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Coalition government granted more meetings to Shell and BP alone than the green energy sector – and more than twice as many as the top two climate NGOs
Fossil fuel companies enjoy far greater access to UK government ministers than renewable energy companies or climate campaigns, an analysis by the Guardian has revealed.
Shell, the fossil fuel multi-national, has had at least 112 meetings with ministers since the last general election, and its rival, BP, at least 79 meetings. But this outweighs the number of meetings that ministers granted to renewable energy companies.
I was just amazed at their sense of entitlement. They thought the government was there to ease their way
If Cameron’s serious about keeping people’s energy bills down... he’d put his money – and meetings – where his mouth isContinue reading...
Nonsense non-science organization wants to interfere with the Pope’s climate encyclical
I just received a notice that made me laugh. The Heartland Institute, one of the groups responsible for misleading the public about climate change, sent out a notice about an upcoming Papal event. The event itself sounds great, it is a workshop on April 28th to address global warming. I have written about the bold action taken by Pope Francis; he is clearly a leader amongst the faith community on this topic which is already having large societal and human health impacts. At the upcoming events, world leaders in science, business, and religion will congregate to work toward solutions to help protect the most vulnerable.
Of course, this is all bad news for those who are trying to sweep the problem of climate change under the rug. That brings us to the Heartland Institute. They are asking their members and readers to tell the Pope that climate change is not a crisis. In an email I received, it is stated that Heartland will be bringing “real scientists to Rome” to dissuade the Pope from taking climate change seriously.
The sideshow envisioned by these organizations will not detract from the deep concern that Pope Francis has for the truth and how it relates to the environment. The Pope will take the findings of science seriously (see for example the 2011 report from the Pontifical Academy of Sciences), but he will not be calling for policies that “shut down virtually all economic activity around the world.” He is not the “alarmist” that other alarmists may think he is. He will, however, strike some alarms.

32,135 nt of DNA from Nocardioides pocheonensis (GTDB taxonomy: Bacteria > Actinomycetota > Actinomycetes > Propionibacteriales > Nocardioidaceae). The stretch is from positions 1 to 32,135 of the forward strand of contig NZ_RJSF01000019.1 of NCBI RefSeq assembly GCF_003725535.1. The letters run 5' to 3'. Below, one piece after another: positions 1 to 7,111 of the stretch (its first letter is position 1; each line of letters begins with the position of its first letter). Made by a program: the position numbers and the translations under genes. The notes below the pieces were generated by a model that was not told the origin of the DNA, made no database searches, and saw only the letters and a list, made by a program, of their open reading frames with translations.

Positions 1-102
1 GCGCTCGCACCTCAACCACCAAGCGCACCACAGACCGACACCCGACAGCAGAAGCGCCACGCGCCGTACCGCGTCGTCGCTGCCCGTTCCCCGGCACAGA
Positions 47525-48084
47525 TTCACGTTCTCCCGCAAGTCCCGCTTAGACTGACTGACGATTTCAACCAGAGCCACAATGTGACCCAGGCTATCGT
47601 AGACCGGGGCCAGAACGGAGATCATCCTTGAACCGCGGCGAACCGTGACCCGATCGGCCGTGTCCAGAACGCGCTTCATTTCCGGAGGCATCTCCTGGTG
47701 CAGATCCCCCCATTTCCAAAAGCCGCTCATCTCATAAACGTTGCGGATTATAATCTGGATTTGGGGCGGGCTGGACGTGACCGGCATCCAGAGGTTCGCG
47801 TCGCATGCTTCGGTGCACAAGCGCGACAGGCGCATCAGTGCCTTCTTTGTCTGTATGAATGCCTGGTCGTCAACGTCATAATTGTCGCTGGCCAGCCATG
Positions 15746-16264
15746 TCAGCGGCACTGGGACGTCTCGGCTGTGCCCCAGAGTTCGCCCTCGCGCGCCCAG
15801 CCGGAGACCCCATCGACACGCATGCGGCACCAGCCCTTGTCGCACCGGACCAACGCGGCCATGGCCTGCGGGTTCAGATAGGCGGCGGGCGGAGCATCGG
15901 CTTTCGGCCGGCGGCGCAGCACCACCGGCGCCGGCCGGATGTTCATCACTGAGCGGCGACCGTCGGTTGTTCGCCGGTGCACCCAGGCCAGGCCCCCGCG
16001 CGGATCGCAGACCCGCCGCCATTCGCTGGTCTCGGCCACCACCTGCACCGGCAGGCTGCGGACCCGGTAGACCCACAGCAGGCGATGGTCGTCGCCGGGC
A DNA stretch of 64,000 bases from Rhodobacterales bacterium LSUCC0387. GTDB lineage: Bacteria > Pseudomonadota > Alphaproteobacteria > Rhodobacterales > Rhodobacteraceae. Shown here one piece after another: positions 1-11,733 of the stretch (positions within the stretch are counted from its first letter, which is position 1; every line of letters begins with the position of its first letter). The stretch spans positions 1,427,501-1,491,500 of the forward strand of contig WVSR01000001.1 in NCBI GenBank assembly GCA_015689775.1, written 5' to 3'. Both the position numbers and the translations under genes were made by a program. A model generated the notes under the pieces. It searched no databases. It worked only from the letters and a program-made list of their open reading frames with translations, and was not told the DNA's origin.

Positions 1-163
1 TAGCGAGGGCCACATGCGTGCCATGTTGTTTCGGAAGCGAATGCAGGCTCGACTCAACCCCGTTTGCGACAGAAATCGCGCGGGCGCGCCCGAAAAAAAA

He is committed to uplifting the poor and protecting future generations. These are, of course, basic responsibilities of anyone who calls him or herself a Christian. Yet, the problems arising from climate change exacerbate these challenges. He will most likely tell us that we must address climate change in order to more fully uplift the poor and protect future generations. Moreover, the Pope, indeed the Catholic tradition, recognizes the earth as “a gift for which we are all indebted.” It is our “dwelling place” “entrusted to our protection and care.” We are not only “to respect nature” but “to discern in it a grammar written by the hand of God” (Lumen Fidei, # 55).Continue reading...
In the buildup to the Paris climate conference towards the end of this year, Canada has promised to announce emissions targets for the period up to 2020 by early June. Meanwhile the country’s provinces and territories – with the exception of Alberta – have formed a common front to exert pressure on the federal government.
Three-quarters of all Canadians live in provinces where carbon emissions will be taxed
The priority of the federal government is economic growth, which depends on capitalising on Canada's oil reservesContinue reading...
As lead C of E bishop on the environment, I was cheered by Clegg, Cameron and Miliband’s joint pledge on climate change. Now they must call time on old king coal – by 2025
As the general election edges closer, it is becoming increasingly rare to hear our politicians agree on any topic, as parties set out distinct offers to voters.
So it was welcome that in a joint statement David Cameron, Ed Miliband and Nick Clegg pledged to work towards agreeing a new international deal on climate change; to agree UK carbon budgets in accordance with the Climate Change Act; and to accelerate the transition to a low-carbon economy and end the use of “unabated coal” in power generation.